I noticed on ACRE’s site that you will be offering programming. What do you guys have in mind?
We’re working with our visiting artists to stage mini-experiments in residency programming. Each visiting artist will come from 3-7 days, and might operate as if they’re programming like a mini-BAMF, or are teaching a quick Bard seminar, but they can really try out anything. This will mean different things for different visiting artists; expect studio visits, conversations on the tops of hills, lectures, experimental workshops, big collaborative group projects and happenings, forays into the neighboring areas, arguments about new texts, concerts, utopian plans for the future of the property and the project, and the unexpected.
We’d like for this spirit to extend to the residents as well. This is the first year of a brand new endeavor. We can handle the infrastructure, we want our guests to help us handle the innovation. Residents will be encouraged to share skills with each other, call crits when they need them, organize pre- and post- residency gatherings, reading groups, trips, etc. All of this will be facilitated by us; we’ll provide online resources and make sure everyone gets fed, knows what’s going on, and feels supported, but we as staff will be participants in and facilitators of programming, not designers of it.
When I first asked what you would be interested in covering in this interview the first thing you mentioned was “alternative models today vs. the 20th century”. What are your interests in these models and how do you compare/contrast?
This is still a big area of research for me, and I think a lot of people are looking into it right now. The obvious distinction has of course got to be funding strategies. We shouldn’t fall into the trap of painting a completely rosy picture of 20th century arts funding, but the facts are that public institutions, non-profit ventures, and individual artists receive far less state funding than they did 25 years ago. The difference is rather drastic, and as a result, artists and administrators of our generation have largely fended for themselves. We never operate under the pretensions of ever getting paid for this work, we scrape our funding from our own pockets, from little bits and pieces from peers who want a beer or a t-shirt, from fundraisers traditional and alternative, and from online initiatives like kickstarter . The last place we expect to get funding is from wealthy donors, foundations, or the state, but that doesn’t mean we don’t try for that too.
There are more interesting non-monetary shifts going on, too, but most of the writing I’ve read about real innovation is coming from European perspectives, which are drastically different from ours, largely because of the insane funding gap between the US and EU.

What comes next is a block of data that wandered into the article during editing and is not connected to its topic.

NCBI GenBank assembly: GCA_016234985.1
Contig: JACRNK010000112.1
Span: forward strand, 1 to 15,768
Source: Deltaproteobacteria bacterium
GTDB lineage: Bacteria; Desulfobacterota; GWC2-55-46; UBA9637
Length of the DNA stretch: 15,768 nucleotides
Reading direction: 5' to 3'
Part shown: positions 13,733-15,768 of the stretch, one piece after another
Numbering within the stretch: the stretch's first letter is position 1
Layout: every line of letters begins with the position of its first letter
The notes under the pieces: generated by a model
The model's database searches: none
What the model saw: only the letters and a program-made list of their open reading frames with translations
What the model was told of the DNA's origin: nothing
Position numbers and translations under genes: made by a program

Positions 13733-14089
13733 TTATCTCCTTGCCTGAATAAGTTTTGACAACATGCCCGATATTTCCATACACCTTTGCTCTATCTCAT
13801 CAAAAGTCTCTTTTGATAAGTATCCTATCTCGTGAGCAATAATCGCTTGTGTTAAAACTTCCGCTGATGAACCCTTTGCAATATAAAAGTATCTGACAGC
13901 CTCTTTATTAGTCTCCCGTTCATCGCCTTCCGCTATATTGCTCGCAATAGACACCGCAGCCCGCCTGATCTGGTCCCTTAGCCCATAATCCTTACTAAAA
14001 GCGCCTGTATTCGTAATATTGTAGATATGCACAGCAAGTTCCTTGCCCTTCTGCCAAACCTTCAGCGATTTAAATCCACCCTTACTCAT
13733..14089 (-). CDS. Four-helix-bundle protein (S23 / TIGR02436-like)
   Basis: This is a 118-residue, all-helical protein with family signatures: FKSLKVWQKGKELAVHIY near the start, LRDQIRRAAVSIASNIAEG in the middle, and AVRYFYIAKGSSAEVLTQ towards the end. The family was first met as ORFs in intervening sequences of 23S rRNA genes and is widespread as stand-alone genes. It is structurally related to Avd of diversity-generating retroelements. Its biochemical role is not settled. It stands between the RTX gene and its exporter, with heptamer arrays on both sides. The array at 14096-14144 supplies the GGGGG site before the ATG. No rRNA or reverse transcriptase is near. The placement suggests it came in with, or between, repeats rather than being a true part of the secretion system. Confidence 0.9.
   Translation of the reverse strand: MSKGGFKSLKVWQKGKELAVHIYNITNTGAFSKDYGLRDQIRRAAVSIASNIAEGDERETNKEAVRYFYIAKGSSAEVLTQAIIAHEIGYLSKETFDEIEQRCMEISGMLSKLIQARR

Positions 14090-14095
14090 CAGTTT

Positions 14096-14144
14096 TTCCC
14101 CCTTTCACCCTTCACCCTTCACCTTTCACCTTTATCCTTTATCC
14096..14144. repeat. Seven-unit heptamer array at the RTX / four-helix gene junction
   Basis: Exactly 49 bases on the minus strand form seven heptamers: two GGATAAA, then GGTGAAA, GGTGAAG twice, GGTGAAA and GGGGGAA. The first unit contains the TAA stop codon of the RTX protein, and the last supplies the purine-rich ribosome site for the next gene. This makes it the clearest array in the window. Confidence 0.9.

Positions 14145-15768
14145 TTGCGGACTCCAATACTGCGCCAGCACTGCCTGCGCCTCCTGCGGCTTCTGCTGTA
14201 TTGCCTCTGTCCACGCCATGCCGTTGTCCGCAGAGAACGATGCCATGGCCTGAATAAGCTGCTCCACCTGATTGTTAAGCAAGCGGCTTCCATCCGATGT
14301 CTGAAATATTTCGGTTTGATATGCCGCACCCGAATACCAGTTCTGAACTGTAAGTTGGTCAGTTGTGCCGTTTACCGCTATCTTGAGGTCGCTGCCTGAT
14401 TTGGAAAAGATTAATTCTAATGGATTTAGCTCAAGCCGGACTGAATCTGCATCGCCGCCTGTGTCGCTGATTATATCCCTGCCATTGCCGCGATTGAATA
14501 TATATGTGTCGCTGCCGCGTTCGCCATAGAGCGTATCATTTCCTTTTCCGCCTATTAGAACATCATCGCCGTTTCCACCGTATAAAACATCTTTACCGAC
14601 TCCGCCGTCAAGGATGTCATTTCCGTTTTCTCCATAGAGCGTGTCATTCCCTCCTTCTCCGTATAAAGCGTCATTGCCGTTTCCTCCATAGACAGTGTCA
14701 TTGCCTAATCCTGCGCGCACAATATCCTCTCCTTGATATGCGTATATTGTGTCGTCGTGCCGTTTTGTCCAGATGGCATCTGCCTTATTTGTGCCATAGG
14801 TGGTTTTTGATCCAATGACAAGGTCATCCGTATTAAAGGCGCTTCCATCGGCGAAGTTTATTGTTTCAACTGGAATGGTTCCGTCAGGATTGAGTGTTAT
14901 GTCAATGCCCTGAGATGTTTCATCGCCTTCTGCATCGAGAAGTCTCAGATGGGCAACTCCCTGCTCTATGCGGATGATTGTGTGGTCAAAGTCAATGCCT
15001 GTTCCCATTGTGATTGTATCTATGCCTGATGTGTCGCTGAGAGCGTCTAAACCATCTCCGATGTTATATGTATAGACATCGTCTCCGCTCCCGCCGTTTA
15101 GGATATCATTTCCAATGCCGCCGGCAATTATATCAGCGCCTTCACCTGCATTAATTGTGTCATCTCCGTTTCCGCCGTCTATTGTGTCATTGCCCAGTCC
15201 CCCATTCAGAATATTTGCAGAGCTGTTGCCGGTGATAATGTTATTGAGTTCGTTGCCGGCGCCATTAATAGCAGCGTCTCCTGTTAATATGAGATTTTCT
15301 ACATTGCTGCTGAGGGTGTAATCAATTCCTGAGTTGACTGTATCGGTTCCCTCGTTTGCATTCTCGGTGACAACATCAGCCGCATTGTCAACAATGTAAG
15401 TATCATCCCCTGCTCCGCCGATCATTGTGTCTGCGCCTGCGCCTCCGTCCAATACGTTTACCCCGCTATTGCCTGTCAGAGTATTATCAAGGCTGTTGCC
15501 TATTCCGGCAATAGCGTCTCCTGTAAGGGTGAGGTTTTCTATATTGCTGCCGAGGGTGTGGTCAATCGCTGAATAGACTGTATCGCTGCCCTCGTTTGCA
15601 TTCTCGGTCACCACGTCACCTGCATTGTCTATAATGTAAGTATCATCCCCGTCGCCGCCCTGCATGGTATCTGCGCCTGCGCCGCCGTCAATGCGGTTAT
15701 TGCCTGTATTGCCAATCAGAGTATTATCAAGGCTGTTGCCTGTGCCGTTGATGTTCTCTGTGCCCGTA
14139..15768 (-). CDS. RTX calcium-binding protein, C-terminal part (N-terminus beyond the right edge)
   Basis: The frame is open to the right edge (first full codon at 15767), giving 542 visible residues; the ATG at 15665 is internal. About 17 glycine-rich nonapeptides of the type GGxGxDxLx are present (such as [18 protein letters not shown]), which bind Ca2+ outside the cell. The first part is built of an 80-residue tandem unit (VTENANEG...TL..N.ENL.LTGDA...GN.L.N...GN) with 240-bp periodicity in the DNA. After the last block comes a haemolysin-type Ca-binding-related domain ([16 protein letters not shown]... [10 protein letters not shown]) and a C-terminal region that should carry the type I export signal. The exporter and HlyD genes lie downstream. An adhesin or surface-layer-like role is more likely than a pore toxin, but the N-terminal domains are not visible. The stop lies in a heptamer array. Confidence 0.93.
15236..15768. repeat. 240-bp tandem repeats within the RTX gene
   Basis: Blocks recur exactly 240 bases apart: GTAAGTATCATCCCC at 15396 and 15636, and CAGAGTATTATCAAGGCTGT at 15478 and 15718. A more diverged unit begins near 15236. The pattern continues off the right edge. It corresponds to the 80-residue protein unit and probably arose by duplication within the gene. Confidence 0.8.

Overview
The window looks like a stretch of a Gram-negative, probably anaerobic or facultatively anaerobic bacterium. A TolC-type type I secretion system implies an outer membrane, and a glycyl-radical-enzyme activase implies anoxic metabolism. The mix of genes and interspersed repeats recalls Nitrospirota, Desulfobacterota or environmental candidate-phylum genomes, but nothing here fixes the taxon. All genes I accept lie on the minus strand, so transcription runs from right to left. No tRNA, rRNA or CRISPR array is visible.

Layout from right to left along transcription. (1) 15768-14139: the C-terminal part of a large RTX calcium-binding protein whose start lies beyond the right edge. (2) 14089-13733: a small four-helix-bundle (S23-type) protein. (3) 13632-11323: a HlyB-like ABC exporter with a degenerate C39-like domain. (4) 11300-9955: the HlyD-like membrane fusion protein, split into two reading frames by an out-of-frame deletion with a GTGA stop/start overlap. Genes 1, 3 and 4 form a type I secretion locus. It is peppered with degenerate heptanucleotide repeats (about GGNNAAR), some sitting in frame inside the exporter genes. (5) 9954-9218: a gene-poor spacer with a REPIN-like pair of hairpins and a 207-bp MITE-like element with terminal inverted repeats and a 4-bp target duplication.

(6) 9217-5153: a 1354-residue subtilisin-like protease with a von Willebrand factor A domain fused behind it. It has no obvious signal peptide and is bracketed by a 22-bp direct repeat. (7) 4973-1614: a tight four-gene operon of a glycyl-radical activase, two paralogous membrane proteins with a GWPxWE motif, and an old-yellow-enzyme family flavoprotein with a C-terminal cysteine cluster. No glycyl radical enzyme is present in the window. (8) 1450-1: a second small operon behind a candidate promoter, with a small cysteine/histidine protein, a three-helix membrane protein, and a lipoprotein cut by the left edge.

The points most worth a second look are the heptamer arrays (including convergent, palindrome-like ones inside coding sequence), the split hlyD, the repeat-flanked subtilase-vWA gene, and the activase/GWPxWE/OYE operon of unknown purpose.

One trend that’s rather exciting is the open-sourcey model spreading. The obvious example of this is InCUBATE’s Sunday Soup model, which is spreading like wildfire.
This idea that we can have little labs all over the country testing which models for artist support and community growth work/don’t work is getting me really amped. The idea that the most successful ones can then spread to other cities and countries is exciting, and provides a solution to the (arguably valuable) contemporary inability for one org to grow into a sprawling institution. Bad At Sports’ model of different bureaus works a little like this, I think, but you guys provide support and infrastructure for all of them, which sounds a little harder than just letting them pop up, but also lets them jump right on to the international stage.
I’m wary of millenarian knee-jerk opportunistic reactions to crises, but have found the on-the-ground ecology of alternative arts orgs in our contemporary crisis to be pretty amazing, and I would probably choose this time to be an arts administrator over any past moments.
This year you will be graduating from UIC with a Master in Fine Arts . Almost the entire time I have known you you have balanced a studio practice with administration work. How do you find the time to do both?
I think I wouldn’t do either as well if I didn’t do both. Partly this comes from the need to be so busy that procrastinating means putting off one obligation by fulfilling another. I’ve found that I need to trick myself in these sorts of ways into being productive. I do think each segment of my larger practice is an escape from the others, but they of course inform each other as well. Sure, I want to do admin work so that I’m not always wrapped up in a solipsistic studio practice, but the people I work with and support on the admin side end up being invaluable for feedback and collaboration in my studio work. Also, as I’ve become more confident and well-versed in various methods of production, and as I gain experience as a professor, I feel that what I offer to my peers and residents in terms of feedback/critique/collaboration/support becomes more helpful. Plus: not being in a relationship opens up huge swaths of free time; the single man is the productive man.
For more information on ACRE or to apply please check out their website. Applications are due May 10th.